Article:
February 15, 2011 at 10:39 am |
    • Elle

      That "flood" could be the result of an alien encounter. Thousands of years ago, if you saw something come out of the sky and someone told you it was "God" or a god wouldn't you believe them? Just saying. Lots and lots of possibilities out there. Don't pigeonhole your mind.

      February 15, 2011 at 10:45 am |
    • Eric G.

      You said you have evidence to support creation theory. Sounds like you are trying to disprove evolution theory. If you disprove evolution theory (genetic mapping makes this impossible), it still does not prove your creation theory. Please provide verifiable evidence to support your claims.

      February 15, 2011 at 10:51 am |
    • Zeke2112

      You lost any credibiltiy you had when you cited AiG. It is filled with absolute garbage that has been disproven countless times by both very smart people and religious experts.

      February 15, 2011 at 12:48 pm |
    • ScottK

      @Bryce – Your proof seems to have as much validity as claiming Aesop's fables prove animals can talk. If it said so in a book it must be true, and the Grand Canyon, well thats just God's footprint of course, what else could it be? And dont forget even Bill O' proved that tides must be divinely controlled, how else could it be explained!!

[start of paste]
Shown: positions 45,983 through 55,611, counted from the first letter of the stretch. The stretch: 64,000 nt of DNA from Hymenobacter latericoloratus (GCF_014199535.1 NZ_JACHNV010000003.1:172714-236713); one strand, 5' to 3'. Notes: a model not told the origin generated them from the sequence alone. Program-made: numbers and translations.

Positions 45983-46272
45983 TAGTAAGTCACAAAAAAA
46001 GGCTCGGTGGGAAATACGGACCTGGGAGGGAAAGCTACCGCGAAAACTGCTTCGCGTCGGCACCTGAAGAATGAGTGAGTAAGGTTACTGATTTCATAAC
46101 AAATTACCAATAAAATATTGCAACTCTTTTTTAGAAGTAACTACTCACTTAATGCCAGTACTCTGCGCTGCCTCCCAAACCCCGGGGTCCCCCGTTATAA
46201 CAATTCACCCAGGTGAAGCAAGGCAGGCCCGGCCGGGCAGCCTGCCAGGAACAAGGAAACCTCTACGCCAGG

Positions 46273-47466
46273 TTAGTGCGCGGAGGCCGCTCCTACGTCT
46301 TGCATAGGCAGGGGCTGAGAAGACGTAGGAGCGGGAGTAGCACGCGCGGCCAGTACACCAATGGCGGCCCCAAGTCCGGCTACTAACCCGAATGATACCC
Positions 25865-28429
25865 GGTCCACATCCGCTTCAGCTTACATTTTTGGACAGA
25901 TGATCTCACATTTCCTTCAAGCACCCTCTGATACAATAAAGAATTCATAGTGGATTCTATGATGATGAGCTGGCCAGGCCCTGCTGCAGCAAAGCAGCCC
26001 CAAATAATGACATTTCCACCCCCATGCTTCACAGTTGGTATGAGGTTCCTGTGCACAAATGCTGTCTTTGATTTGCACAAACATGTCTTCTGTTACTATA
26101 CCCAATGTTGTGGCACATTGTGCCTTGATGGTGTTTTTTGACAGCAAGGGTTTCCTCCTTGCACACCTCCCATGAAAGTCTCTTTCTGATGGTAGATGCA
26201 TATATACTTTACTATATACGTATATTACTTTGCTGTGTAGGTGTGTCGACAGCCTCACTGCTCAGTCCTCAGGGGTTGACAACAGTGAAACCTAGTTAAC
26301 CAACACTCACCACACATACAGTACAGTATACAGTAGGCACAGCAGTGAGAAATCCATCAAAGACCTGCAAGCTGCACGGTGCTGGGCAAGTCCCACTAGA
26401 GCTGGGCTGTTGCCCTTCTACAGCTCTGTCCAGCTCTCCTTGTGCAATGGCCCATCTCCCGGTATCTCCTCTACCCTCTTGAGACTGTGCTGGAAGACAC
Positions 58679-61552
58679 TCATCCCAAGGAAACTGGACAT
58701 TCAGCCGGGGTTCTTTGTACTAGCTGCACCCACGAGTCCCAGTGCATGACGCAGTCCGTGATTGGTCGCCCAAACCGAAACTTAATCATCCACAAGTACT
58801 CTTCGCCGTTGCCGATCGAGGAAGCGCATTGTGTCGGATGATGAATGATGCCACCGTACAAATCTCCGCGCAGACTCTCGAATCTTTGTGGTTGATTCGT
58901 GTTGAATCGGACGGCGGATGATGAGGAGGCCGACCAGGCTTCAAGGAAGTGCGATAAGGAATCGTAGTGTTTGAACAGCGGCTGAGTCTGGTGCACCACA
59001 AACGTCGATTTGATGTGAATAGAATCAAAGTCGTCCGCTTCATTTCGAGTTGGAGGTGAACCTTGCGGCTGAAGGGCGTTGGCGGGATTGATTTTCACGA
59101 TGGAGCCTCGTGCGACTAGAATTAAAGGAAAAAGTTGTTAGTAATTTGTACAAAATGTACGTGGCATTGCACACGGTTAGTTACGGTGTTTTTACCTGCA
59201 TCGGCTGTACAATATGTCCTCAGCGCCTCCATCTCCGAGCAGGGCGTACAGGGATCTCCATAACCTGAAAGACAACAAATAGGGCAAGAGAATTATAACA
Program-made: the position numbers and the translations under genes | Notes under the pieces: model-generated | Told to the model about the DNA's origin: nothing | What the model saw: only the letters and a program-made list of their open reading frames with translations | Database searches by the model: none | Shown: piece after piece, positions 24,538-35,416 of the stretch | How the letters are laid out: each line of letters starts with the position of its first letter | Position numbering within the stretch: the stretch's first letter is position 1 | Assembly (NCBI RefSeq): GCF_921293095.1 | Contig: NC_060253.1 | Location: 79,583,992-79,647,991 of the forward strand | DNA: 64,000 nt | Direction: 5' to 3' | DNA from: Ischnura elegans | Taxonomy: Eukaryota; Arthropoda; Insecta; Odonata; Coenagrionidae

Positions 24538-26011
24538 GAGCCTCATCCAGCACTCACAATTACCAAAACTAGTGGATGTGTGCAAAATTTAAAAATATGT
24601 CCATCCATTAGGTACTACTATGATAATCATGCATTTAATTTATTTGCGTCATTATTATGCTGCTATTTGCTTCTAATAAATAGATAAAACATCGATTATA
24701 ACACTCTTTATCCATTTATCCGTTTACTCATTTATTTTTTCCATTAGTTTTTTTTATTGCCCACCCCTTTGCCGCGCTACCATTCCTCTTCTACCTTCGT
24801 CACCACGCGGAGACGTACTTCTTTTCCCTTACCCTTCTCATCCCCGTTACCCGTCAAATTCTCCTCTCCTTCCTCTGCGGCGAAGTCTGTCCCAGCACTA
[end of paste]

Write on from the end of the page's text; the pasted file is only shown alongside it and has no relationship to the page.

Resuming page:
Please spend less time on these boards and go back to school, it might just surprise you.

      February 15, 2011 at 2:08 pm |
    • Estevan

      Bryce – little tip for when you try to argue for Creationism" Never, ever, use Answers in Genesis. it has been debunked, refuted, and quashed so many times by credible and intelligent people it's not even funny.